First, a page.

The Flash: The Movie; is Barry Allen the right choice?

So, good news and bad news. Good news: I totally got comics this week! Bad news: You really don’t want me to review them. I just spent about an hour rolling around on my Animal Man and Sweet Tooth issues, basking in how good Trillium is. Instead, you’re getting another rant. So turn on, tune in, drop out, drop in, switch on, switch off, and explode, folks, because today I plan to talk about the Flash movie.

No, not the one that I just reviewed. The one that was falsely reported at SDCC a few weeks ago. As it turns out, there will be no Flash movie in 2016, though there will be a Flash TV show, probably as soon as 2014. Barry Allen is going to be a recurring character on Arrow starting in the second season, which is set to be hilarious, as Barry and Ollie get along about as well as two cats in a sack, unless Hal is between them playing Switzerland. “In brightest day, in blackest night, I’m going to punch the both of you in the face if you don’t stop this shit right now.” It goes without saying that, should there be a Flash movie, the man in the red suit would most likely be Barry Allen, as he’s the Flash DC has been focusing on for the last few years. But truthfully, I really think they could make a Flash movie with Wally in the lead, through the long-held DC tradition of blending.

In JLU, Wally was a police scientist, his uncle’s career. He lived in Central City, and was the only Flash. He had a museum dedicated to him. And yet…he had an excellent sense of humor, something that hadn’t really been present with the last TV Flash, Barry, in the live action show from 1990. JLU Wally was the comedy relief with a heart of gold. JLU was, in my opinion, the best example of character blending that there could be.

A few years after Flash-Wally first appeared on the small screen, Teen Titans showed us a Kid Flash-Wally…who had the same voice actor as his adult counterpart, leading me to personally believe that Wally got his powers in an accident as a child, and grew up as a superhero. You can base a movie on that, just leave out the lab accident.

Speaking of accidents, the origin where Wally gives himself powers via his uncle’s notes in Young Justice is a good origin, really! But his comics origin was very different, and involved him accidentally getting powers in a freak coincidence where the Flash was showing him how he’d gotten his own powers in Barry Allen’s lab. Wally didn’t learn that his uncle was the Flash until a bit later. Still, in both instances, his powers are gained through his adult mentor, something that would have to be changed for a movie.

It would, of course, mean that you’d be cutting out Barry Allen completely, something that the big hats at DC don’t want to do. Still, in Earth-2, Jay Garrick got his powers from the god Mercury. In the new 52, Barry got his powers from the same old experiment. Wally’s been shown to be a fairly bright kid, maybe he was struck by lightning while carrying home his science fair project and that’s how he got his powers in JLU/Teen Titans. It was never really addressed, I don’t believe.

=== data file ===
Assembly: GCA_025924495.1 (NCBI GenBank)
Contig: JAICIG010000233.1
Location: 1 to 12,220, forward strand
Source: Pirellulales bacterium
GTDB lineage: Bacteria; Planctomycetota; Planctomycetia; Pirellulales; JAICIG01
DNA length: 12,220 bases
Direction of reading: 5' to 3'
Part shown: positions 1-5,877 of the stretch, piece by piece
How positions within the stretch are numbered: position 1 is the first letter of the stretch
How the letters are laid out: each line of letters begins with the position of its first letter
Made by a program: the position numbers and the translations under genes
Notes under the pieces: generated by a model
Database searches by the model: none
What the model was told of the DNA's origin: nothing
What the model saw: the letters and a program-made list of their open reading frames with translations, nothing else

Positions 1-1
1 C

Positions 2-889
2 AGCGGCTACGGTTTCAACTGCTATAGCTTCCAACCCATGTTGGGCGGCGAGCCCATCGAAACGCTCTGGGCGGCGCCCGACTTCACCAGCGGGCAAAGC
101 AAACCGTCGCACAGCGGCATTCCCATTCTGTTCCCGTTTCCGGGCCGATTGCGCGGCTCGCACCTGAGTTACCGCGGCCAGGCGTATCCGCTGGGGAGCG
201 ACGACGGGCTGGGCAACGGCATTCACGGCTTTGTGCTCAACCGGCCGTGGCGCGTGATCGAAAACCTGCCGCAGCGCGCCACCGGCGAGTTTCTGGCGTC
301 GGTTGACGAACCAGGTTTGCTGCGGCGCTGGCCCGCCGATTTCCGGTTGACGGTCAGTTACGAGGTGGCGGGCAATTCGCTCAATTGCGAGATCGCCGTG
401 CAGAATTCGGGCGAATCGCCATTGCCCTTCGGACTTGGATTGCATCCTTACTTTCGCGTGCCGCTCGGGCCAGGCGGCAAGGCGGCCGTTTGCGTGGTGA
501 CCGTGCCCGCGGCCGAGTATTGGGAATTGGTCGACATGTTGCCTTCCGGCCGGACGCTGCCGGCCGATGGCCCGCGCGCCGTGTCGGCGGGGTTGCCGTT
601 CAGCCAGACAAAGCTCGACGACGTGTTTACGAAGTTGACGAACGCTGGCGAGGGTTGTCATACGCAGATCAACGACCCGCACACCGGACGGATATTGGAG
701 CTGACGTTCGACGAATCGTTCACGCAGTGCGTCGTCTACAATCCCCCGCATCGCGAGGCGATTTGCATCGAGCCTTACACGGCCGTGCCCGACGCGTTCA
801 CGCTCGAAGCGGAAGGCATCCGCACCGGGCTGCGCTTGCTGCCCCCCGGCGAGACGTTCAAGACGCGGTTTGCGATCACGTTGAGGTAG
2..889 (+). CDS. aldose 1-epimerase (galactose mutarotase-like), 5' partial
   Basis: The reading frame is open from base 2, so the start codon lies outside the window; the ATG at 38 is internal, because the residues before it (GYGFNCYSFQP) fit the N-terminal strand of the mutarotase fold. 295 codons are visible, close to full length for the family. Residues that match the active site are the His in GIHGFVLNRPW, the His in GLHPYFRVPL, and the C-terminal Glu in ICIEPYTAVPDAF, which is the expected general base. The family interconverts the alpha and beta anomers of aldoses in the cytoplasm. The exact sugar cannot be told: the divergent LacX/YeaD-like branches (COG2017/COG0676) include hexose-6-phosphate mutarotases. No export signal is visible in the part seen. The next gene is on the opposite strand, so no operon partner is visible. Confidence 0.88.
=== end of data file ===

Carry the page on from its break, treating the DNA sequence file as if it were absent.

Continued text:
To the current generation of young adult comic readers, Wally is our guy. We remember him from Justice League and JLU. Teen Titans. The Batman. Hell, he even raced Superman in Superman: The Animated Series. He is, to people between the ages of 18 and 25, the best known Flash. Aka, the demographic that the Flash movie would be hoping to reach, alongside the 8-14 year old demographic that all superhero movies hope to pander to. 

But the people in charge of such a thing are part of the nostalgia generation. Dan DiDio recently stated that DC was making comics aimed at 45-year olds, a pretty stupid business practice. Let me put it this way: cigarette companies used to market their product in a way that would interest kids. Get them smoking young, and they’ll carry that habit into adulthood. Comics are the same way, and just as bad for your heart. DC’s obsession with Barry Allen and subsequent refusal to touch Wally West will hurt them in the same way that letting Scott Lobdell write Starfire hurt them. Comics have an audience of 100-200 thousand, for the best-selling titles. The least-watched episodes of Teen Titans and JLU still drew in over a million viewers. Casual fans look for what they know. Casual fans don’t know Barry Allen. You do the math, DC.

See y’all next week, when we take a look at the wonderful world of Li’l Gotham!

Advertisements

Leave a Reply

Fill in your details below or click an icon to log in:

WordPress.com Logo

You are commenting using your WordPress.com account. Log Out / Change )

Twitter picture

You are commenting using your Twitter account. Log Out / Change )

Facebook photo

You are commenting using your Facebook account. Log Out / Change )

Google+ photo

You are commenting using your Google+ account. Log Out / Change )

Connecting to %s

%d bloggers like this: